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Special section: Invasive species

Invasive non-native species are among the greatest threats to biodiversity worldwide. There are about 50,000 non-native species in the U.S. alone, costing about $125 billion each year in environmental damage and economic losses. While there are no easy answers, a new analysis shows that current approaches often just make the problem worse.

"Management and control of [non-native] species is perhaps the biggest challenge that conservation biologists will face in the next few decades," says Fred Allendorf of the University of Montana in Missoula, who edited a six-paper special section called "Population Biology of Invasive Species" in the February issue of Conservation Biology.

Key points in the special section include:

  • Arguments that species invasions are natural and so acceptable are false. While it is true that invasions have occurred throughout evolutionary history, people have greatly accelerated the rate of introductions so that there are far more invasions today than there were only a few hundred years ago. Similarly, arguments that new species will evolve to replace those lost to invasions are also flawed. Even if this is true and that's a big if -- it would take millions of years. This work is by David Lodge and Kristin Shrader-Frechette of the University of Notre Dame in Indiana.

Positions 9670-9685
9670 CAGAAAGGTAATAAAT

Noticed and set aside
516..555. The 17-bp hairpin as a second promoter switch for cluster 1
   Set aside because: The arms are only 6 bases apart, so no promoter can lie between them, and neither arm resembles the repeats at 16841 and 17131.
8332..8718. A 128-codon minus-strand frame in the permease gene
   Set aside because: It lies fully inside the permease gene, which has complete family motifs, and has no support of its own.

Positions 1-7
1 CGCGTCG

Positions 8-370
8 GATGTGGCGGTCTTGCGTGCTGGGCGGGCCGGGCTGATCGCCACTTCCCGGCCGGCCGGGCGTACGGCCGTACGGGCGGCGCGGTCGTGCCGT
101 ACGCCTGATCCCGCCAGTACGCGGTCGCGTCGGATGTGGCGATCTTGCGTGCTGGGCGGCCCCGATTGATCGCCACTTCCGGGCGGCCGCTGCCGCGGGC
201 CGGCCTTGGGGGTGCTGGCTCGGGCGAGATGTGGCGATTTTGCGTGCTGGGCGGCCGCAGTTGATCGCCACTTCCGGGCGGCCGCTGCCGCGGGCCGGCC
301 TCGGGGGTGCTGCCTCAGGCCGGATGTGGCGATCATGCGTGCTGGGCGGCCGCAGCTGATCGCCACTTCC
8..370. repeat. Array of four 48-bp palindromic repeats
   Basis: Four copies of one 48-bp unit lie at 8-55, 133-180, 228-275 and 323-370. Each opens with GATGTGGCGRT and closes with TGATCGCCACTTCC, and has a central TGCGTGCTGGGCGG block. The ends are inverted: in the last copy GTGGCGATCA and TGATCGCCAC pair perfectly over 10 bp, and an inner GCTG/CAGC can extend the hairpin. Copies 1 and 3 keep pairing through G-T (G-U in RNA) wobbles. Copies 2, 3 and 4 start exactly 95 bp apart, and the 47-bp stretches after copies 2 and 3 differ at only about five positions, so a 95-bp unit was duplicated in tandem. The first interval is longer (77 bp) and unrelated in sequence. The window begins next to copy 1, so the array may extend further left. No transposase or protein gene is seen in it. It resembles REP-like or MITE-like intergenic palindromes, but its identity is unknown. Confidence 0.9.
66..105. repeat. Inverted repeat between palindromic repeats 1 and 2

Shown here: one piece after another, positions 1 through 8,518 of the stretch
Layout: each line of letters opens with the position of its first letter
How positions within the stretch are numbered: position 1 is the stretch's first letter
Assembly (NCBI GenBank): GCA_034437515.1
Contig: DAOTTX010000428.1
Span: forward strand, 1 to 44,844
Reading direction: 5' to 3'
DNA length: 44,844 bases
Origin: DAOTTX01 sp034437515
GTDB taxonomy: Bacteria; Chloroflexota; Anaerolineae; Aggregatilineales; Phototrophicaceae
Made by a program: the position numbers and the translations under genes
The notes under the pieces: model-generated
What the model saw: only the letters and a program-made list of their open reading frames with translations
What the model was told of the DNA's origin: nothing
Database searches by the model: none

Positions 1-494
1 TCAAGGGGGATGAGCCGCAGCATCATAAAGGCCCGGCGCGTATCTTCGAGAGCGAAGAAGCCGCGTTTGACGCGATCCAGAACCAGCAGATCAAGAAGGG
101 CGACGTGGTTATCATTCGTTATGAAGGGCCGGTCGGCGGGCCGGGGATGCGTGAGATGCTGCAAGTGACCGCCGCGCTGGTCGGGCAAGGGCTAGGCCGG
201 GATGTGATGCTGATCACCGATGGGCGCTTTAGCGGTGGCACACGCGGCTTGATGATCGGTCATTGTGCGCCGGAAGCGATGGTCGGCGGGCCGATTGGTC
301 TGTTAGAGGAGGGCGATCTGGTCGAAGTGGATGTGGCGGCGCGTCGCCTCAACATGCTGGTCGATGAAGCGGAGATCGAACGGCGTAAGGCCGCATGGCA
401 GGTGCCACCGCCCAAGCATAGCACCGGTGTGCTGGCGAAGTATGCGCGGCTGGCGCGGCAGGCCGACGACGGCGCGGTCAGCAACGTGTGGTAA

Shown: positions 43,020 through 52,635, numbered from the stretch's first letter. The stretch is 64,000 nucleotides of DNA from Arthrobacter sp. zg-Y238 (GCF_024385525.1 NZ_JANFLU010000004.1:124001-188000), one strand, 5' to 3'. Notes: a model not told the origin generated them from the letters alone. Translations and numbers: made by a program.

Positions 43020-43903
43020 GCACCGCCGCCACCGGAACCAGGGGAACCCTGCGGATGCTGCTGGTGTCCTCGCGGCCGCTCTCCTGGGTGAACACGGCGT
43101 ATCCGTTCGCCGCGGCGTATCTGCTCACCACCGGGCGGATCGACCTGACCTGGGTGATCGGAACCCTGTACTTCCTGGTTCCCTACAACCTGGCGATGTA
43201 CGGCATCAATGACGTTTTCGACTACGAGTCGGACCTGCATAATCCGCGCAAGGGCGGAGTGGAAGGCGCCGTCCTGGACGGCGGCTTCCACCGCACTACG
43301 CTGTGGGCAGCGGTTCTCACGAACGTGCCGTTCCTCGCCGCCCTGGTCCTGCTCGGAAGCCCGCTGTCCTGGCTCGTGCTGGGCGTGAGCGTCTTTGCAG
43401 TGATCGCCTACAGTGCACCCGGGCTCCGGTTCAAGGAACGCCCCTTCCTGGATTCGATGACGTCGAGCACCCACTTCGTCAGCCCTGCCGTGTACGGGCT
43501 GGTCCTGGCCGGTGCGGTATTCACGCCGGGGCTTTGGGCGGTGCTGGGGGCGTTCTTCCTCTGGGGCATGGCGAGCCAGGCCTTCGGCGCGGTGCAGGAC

• It's hard to get rid of invasive species that benefit some people economically. For instance, the non-native brown trout has had huge effects on the freshwater ecosystems of New Zealand's South Island. The widespread brown trout eat five times as many mayfly larvae and other stream invertebrates, increasing the algae level six times and decreasing the nutrient levels in the water. Moreover, streams with brown trout often do not have native fish. But there is little support for eradicating the brown trout because the sport fishery is so popular, generating more than $300 million per year. On the positive side, the story of the brown trout helped
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Contact: Fred Allendorf
fred.allendorf@mso.umt.edu
406-243-5503
Society for Conservation Biology
28-Jan-2003


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